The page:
Plaza Independencia- if you click on the link further up the page, you'll see the same photo taken from a film-based camera more than 7 years ago:


The Centro Historico is gorgeous:






View from the hotel in Guapulo, Quito:


We went for dinner at Zazu, a fancy-pants Peruvian restaurant. It was very good, but over-priced at US$50 per person, without wine...They had the biggest roses I've ever seen in the entrance, 6 feet tall:


We also headed off to Banos for the weekend, a 3 hour drive from Quito. Banos itself is a pretty crappy little town, but it’s the countryside around that is the attraction. It’s kind of like the Elqui Valley, in that it feels as if the mountains are right on top of you, but, unlike Elqui, it’s pure green scenery with lots of small waterfalls. If you’re into adventure sports, it’s a great place to go to. I like that kind of thing, but we didn’t have all that much time, so we just ate and drank a lot and drove along the road out of town, taking in the views and hiking the short distance to El Pailon del Diablo, the largest falls in the area. It’s a beautiful part of the country.

I can't remember the name of this fruit, but it looks like a giant pea-pod. The fruit inside is like eating a slightly sweetened cotton swab. As nice as it sounds.

Hotel in Banos- the house was beautiful, the hotel part of it, not so much:


Around Banos:

Me, spoiling the view:

El Pailon del Diablo- it was tricky getting a decent photo of it, so here's one of me:

Other things I like about Ecuador would be the food and the people. Ecuadorian food is fantastic, a mix of tropical and Andean and so much of it is fried, which makes almost everything taste better. The beef is pretty awful, but the chicken and pork (and goat) are amazing. I ate too much. And I drank a lot of tomate de arbol juice, which was always my favourite flavour. I smuggled back some tomate de arbol seeds as well, so hopefully I’ll be producing my own in a couple of years.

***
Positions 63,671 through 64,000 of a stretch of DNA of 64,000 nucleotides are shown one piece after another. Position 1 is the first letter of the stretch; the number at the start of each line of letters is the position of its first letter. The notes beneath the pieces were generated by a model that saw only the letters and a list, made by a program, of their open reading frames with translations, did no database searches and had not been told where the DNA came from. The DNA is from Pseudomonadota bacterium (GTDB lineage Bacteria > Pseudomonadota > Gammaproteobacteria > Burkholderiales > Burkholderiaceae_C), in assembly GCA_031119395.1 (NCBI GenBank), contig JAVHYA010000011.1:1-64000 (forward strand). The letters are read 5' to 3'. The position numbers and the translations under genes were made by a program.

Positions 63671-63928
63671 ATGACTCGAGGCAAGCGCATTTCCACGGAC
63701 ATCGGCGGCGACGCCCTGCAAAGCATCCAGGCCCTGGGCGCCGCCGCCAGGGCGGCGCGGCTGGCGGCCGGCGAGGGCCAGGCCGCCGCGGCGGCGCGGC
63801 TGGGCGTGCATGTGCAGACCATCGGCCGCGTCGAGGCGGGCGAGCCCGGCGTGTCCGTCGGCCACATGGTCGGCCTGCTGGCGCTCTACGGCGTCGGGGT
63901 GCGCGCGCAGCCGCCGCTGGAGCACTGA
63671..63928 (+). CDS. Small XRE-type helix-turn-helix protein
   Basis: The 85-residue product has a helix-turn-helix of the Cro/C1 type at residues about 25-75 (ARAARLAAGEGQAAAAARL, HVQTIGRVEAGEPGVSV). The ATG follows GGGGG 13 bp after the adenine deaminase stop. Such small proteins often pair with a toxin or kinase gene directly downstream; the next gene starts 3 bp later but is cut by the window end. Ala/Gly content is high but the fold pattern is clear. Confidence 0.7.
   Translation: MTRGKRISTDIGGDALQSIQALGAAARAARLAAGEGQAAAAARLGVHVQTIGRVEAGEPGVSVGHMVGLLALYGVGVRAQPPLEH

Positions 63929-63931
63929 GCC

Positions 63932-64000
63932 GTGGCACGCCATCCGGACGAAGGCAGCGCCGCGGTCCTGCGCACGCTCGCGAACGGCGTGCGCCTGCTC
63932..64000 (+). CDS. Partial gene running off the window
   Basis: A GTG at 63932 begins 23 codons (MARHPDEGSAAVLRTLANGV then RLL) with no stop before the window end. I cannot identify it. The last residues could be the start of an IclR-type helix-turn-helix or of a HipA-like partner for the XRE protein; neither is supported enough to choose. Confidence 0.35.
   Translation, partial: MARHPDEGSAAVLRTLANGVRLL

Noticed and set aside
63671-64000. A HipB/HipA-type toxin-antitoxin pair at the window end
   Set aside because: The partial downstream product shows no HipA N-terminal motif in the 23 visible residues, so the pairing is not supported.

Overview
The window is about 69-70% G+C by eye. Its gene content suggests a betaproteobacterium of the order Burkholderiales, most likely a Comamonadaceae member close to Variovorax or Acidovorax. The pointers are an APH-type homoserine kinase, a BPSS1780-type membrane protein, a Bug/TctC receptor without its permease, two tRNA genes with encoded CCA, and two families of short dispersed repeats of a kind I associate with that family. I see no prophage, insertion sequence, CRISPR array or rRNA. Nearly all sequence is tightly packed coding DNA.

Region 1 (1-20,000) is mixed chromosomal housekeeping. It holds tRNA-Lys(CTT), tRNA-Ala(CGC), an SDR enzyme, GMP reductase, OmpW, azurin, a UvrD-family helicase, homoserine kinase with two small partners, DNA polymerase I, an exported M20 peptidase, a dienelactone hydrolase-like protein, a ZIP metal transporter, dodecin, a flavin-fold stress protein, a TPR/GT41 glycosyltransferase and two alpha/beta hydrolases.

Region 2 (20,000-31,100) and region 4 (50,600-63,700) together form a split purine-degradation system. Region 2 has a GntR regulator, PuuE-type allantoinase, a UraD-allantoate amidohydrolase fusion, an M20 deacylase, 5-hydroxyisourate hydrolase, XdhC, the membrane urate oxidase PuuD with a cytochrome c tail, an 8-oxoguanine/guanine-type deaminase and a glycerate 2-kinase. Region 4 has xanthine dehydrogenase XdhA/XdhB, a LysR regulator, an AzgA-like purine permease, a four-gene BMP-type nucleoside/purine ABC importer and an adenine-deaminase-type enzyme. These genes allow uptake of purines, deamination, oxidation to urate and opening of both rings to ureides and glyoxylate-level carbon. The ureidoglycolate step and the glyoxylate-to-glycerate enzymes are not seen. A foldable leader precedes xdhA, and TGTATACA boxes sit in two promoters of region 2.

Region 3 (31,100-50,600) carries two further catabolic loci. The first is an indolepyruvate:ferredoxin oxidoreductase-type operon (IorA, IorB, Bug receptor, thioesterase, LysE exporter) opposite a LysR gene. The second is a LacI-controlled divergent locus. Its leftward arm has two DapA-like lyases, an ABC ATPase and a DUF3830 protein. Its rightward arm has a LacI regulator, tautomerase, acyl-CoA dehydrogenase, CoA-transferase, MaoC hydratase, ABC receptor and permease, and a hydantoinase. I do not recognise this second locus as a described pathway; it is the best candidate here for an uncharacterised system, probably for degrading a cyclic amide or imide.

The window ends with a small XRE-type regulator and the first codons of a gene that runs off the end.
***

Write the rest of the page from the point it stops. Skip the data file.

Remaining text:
Mmmm, seco de chivo (that's goat):

Also, Ecuadorian people are really friendly- everyone smiles when you walk into a shop and they’re almost always helpful and courteous in any situation. This is another thing Chile could learn from Ecuador.

On the flip side, Chile has Ecuador beaten in quite a few other, important ways. Ecuador has a serious crime problem with lots of gun and knife crime. La Mariscal is a den of thieves and the Centro Historico is really bad after nightfall. You do have to be careful as a tourist and, to live in Quito, you have to make some major changes to the way you live your life. The roads are a mess with pot holes everywhere, dangerous sign-posting and some of the world’s worst drivers. Corruption at every level is rife. It’s for these reasons why I think Chile is such a great place to live. You don’t have to change your way of life in Chile. A few small adjustments here and there, maybe, but not major concessions and compromises. Chile is a really livable country and Ecuador, for me, just isn’t. It can sometimes be easy to forget the advantages Chile has. A few days in one of the other South American countries tends to remind you.

So, I’m now back in Colchagua and enjoying the Summer again. It seems to have cooled off a little after 3 weeks of serious heat. I’ve got a busy couple of weeks coming up with clients and other projects so it’d be nice to have some cooler (but still sunny) weather for a while. Tomorrow, I’m hiking up what would be considered a mountain in England with clients to visit this amazing property in Colchagua Valley. The clients will be on horses, but my back problems mean I can’t ride. I prefer the exercise anyway and after a week at altitude, it should be an easy stroll. Maybe.